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Prisons chief aims to make 'hard time' a rehearsal for home

Posted November 25
Updated November 26

FILE - This June 15, 2010 file photo shows the Idaho Correctional Center south of Boise, Idaho. A handful of U.S. prison leaders like Idaho Department of Correction Director Kevin Kempf are trying to incorporate European principals, where correctional officers strive to make the prison experience as close to normal life as possible, into prisons back home. They hope the changes will lead to lower recidivism rates, happier staffers and inmates who are better prepared to be good neighbors once they are released. (AP Photo/Charlie Litchfield, File)

— When he got his first post as a warden 20 years ago, Kevin Kempf looked around the prison yard and decided everything green had to go.

Trees, shrubs, even the rosebushes at the state prison in the mountain town of Orofino were ripped out, leaving nothing but an empty yard.

"It's just stupid — that was our mindset," says Kempf, who now heads Idaho's correction agency. "You don't have to remind inmates every minute of every day that they are inmates."

Today, Kempf is one of a handful of U.S. corrections leaders trying a different approach, modeled on the progressive "open" prison systems of Norway, Germany and some other European countries.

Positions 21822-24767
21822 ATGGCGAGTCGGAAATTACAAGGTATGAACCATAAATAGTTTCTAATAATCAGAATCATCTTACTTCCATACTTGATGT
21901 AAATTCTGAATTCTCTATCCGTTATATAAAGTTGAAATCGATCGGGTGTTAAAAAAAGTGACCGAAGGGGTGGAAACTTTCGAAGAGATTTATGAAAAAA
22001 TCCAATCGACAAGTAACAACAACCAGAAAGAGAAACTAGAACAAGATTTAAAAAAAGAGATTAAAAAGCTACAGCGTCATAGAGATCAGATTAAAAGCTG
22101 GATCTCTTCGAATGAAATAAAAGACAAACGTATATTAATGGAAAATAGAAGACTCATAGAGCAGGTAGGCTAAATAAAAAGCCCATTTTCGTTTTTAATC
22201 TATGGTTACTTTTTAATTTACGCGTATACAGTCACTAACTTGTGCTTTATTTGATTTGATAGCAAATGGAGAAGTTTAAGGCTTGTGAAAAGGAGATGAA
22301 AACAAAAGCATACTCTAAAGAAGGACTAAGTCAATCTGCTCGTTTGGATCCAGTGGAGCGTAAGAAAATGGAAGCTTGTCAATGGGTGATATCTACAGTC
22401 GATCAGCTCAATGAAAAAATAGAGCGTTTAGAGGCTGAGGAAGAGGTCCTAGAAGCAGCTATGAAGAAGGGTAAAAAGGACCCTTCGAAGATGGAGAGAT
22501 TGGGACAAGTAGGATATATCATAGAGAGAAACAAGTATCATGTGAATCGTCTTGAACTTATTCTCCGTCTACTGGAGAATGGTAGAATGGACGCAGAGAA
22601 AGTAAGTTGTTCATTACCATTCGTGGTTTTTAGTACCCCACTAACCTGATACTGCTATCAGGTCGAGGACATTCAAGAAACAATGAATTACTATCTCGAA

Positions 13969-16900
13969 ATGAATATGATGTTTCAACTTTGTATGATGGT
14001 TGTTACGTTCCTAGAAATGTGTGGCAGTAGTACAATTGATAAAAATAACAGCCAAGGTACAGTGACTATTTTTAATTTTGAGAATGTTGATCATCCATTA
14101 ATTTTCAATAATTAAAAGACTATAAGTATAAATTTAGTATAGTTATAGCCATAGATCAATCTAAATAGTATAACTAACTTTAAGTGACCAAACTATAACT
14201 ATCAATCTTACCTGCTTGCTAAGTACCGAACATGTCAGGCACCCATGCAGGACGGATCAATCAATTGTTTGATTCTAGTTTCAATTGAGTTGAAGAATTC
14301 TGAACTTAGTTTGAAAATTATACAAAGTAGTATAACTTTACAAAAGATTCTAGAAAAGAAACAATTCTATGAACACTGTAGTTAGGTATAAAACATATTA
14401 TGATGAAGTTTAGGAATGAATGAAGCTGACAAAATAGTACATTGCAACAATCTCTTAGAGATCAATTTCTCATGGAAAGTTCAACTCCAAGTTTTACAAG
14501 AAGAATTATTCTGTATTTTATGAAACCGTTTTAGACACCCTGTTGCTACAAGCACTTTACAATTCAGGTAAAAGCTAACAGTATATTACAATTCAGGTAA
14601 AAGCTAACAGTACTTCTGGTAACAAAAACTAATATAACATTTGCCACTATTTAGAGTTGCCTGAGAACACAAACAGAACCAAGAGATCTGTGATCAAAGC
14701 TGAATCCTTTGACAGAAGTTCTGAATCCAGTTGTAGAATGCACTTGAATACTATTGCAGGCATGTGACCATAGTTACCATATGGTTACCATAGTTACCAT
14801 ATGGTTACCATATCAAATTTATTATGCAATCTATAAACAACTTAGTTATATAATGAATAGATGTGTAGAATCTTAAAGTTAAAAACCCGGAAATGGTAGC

The differences between "open prisons" and America's traditional "closed" lockups couldn't be starker.

At the Idaho State Correctional Center in Orofino, for example, every part of life reinforces to occupants that they are first and foremost prisoners, from the barren walls to the tiny, impact-proof windows. Inmates often get only two choices a day: whether to have a breakfast tray brought to their cell and whether to spend an hour in the recreation yard.

Inmates at Norway's Halden prison, however, are treated much like free people. They wear their own clothes, buy their own food at a prison market and prepare it in a fully stocked kitchen. They are expected to go to school or work every day — with both options available on prison grounds — and they might spend their free time recording music in the prison studio, strolling across the tree-covered property, or watching TV on a flat-screen in their dorm-like cell.

Kempf was sold on Norway's approach after seeing it firsthand earlier this year. He and other Idaho officials spent a week examining European prisons, courtesy of the Prison Law Office, an inmate civil rights law firm in Berkeley, California.

"We came back totally converted," Kempf said. "It made a lot of sense for increasing public safety and, frankly, increasing the safety of our staff."

Kempf acknowledges modeling prisons after the wealthy welfare state of Norway is a tough sell in Idaho, one of America's reddest states. At least one lawmaker, however, is already convinced.